"There was so much adrenaline," she said. "I was bouncing around for the rest of the day. I told him I want to pose nude every weekend."

Hyman noted that "photographing females in public is easier than males.

"People see a naked woman and they smile," he said. "They see a penis and they freak out."

I am going to play a little naive here and ask you, dear readers, why you think this is so?


Wednesday, August 19, 2009

Michelle Malkin has an update on the Channon Christian and Christopher Newsom trial in Knoxville. More here at the Knoxville News Sentinel site.


Ivy league college bubble bust

John Wasik, author of a new book, The Audacity of Help: Obama's Economic Plan and the Remaking of America has a good article at Bloomberg news up today on the Ivy League college bubble:

A high-priced college may not be worth the price of admission.

As the economy forces more students out of the classroom and graduates into under- or unemployment, a college enrollment bubble may be starting to deflate.

The recession, combined with rising college costs, has accelerated a college affordability crunch that is exacerbated by shrinking family incomes, diminished home equity and reduced household wealth.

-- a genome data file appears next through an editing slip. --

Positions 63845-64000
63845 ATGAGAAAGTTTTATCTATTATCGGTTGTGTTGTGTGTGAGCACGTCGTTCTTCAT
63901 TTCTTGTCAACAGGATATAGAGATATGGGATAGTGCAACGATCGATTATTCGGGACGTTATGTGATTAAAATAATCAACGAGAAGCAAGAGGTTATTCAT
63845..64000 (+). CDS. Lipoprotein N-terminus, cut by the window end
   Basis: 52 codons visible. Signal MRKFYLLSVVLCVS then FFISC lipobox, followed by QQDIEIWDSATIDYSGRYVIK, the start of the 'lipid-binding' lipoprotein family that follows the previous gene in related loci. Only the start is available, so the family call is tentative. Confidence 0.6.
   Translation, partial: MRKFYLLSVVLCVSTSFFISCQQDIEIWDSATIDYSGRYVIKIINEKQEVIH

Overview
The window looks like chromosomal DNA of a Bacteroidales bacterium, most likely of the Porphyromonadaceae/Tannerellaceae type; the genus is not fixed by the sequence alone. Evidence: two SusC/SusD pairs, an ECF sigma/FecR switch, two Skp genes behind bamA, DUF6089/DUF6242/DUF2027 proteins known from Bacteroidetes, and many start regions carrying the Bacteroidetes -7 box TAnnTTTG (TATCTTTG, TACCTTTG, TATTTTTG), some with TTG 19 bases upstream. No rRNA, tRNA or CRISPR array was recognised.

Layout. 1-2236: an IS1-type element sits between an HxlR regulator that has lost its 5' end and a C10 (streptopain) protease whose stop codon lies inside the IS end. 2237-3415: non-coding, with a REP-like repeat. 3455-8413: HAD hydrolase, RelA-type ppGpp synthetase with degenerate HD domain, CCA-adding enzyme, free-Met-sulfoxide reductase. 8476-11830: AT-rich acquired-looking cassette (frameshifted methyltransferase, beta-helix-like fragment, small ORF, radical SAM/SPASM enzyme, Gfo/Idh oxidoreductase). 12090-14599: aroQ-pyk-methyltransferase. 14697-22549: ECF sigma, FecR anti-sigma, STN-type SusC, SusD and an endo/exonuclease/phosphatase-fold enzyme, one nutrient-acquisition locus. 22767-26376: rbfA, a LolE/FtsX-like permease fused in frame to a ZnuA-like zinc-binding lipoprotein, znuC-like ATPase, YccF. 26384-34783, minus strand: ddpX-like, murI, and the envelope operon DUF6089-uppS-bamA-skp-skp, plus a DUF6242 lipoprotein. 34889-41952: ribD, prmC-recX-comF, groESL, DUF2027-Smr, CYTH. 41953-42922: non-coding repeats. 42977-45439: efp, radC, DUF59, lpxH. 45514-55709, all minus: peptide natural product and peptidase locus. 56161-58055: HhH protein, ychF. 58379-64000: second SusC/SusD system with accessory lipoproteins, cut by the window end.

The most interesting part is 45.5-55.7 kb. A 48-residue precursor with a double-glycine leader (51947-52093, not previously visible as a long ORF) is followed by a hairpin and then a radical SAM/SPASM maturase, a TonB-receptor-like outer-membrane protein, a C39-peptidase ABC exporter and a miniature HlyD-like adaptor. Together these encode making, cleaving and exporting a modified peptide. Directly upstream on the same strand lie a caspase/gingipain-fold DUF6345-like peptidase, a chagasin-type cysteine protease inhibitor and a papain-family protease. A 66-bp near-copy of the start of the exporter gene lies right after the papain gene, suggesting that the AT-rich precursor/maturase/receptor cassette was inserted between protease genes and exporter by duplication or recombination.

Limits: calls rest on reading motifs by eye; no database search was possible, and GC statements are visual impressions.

As many as one-third of all private colleges surveyed by the National Association of Independent Colleges and Universities said they expected enrollment to drop in the next academic year.

The author has some good advice for those who will be going to college during this bubble:

If you are planning ahead, an even more important number to watch is the rate of tuition increase, which has averaged 7.3 percent annually for state universities over the past half- decade. Your college-savings portfolio rate of return will need to match or beat that number if you are going to keep up with the cost of college -- no easy feat over the last few years.

You would be particularly challenged to match the tuition increases in Hawaii and Kentucky, which have averaged more than 12 percent over that period.

An even simpler approach is to shop for a lower-priced college, search for grants and limit your debt as much as possible. That way, even if the job market is sour upon graduation, it will be less of a financial burden while you wait until all of the other financial bubbles have fully deflated.
Washington Examiner: For the Left, war without Bush is not war at all:

Not too long ago, some observers worried that Barack Obama would come under increasing pressure from the Left to leave both Iraq and Afghanistan. Now, it seems those worries were unfounded. For many liberal activists, opposing the war was really about opposing George W. Bush. When Bush disappeared, so did their anti-war passion.

I just saw on Drudge that 710 military deaths have occurred in the Afghanistan region thus far, yet the news on this topic currently is rare. It only matters if a Republican is in the White House, it seems.

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Monday, August 17, 2009

Why shouldn't white men be angry?

Neo-neocon: "They're white. They're men. They're angry at Obama. Why, they must be angry white men."

And the rest of us who are not men who are against Obama's policies, we're white men too!